There is also a series of three pensile lamps - two in the likeness of the head and neck of a griffin, and the third in that of a theatrical mask; as well as a candelabrum fourteen inches high terminating beneath in three legs with lions' claws (foreshadowing or repeating oriental motives), and above in a two-handled vessel on which to place the lamp. This vessel supports at present a fine lucerna in the form of a peacock.
Probably no people in the world have kept extant, or rather, kept alive, their oldest forms of pottery or instruments for giving light more steadfastly or more solicitously than the Spaniards. Their iron candil1 and brass velon of nowadays (Pls. xxviii. and xxix.) - the one of these the primitive lamp that hangs; the other, the primitive lamp that rests upon a table or the ground - are borrowed with but a minimum of alteration from the lighting apparatus of the ancient Greeks and Romans, and possess, for all their coarse and cheap and unpretentious workmanship, a subtle interest and elegance attributable only to the inspiration of antiquity.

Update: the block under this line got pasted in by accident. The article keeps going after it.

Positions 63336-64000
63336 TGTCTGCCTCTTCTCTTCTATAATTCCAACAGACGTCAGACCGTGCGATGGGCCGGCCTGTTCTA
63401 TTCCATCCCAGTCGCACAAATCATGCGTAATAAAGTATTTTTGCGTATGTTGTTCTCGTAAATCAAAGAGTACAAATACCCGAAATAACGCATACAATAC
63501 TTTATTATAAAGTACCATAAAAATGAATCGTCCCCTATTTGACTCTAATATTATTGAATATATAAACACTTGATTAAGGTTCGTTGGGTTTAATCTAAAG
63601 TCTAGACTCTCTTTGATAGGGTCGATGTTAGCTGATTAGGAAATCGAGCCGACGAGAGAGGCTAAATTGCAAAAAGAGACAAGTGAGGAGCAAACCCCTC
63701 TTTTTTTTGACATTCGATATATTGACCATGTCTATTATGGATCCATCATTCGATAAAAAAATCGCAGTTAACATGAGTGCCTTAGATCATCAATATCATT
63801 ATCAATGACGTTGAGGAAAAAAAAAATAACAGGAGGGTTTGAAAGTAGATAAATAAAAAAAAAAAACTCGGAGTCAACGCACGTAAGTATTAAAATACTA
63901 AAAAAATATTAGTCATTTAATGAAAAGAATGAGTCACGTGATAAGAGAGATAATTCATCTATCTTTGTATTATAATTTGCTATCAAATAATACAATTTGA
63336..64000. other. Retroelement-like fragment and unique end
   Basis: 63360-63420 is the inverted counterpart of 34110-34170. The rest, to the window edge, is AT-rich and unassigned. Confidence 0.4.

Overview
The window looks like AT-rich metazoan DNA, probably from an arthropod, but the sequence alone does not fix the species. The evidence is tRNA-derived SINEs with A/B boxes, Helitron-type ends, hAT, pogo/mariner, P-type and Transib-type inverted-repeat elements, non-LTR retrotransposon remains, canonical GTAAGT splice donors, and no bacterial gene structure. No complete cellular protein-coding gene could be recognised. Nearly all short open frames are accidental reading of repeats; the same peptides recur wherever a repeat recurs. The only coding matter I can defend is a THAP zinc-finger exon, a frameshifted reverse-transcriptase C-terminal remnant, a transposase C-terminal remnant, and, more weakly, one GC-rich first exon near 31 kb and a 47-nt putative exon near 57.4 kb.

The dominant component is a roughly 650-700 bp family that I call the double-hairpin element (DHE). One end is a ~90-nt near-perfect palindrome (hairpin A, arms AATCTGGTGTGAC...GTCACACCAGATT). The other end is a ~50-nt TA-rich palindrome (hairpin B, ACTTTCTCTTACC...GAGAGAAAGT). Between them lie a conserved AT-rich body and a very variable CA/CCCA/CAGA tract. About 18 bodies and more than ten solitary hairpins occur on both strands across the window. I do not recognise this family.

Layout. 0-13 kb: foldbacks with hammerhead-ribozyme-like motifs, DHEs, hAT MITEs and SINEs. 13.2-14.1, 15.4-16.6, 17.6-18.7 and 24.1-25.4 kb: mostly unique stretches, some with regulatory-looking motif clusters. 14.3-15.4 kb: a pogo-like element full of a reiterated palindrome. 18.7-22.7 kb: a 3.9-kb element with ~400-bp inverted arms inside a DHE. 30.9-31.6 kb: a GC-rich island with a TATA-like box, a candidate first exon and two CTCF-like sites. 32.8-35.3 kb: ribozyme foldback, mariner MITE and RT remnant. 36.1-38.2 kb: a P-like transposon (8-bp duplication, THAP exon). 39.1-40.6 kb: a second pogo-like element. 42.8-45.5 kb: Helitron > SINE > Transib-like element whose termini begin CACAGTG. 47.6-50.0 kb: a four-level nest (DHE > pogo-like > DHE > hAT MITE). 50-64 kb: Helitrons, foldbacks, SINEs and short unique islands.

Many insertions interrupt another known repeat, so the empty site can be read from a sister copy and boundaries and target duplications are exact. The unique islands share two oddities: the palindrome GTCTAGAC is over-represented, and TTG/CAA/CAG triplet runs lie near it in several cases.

1 "A small open lamp with a beak, and a hook to hang it, within which is another of the same make that contains oil and a wick to give light, commonly used in kitchens, stables, and inns." - Fathers Connelly and Higgins, Spanish-English and English-Spanish Dictionary. Swinburne wrote of these candiles: - "The Spaniards delight in wine that tastes strong of the pitched skin, and of oil that has a rank smell and taste; indeed, the same oil feeds their lamp, swims in their pottage, and dresses their salad; in inns the lighted lamp is frequently handed down to the table, that each man may take the quantity he chooses."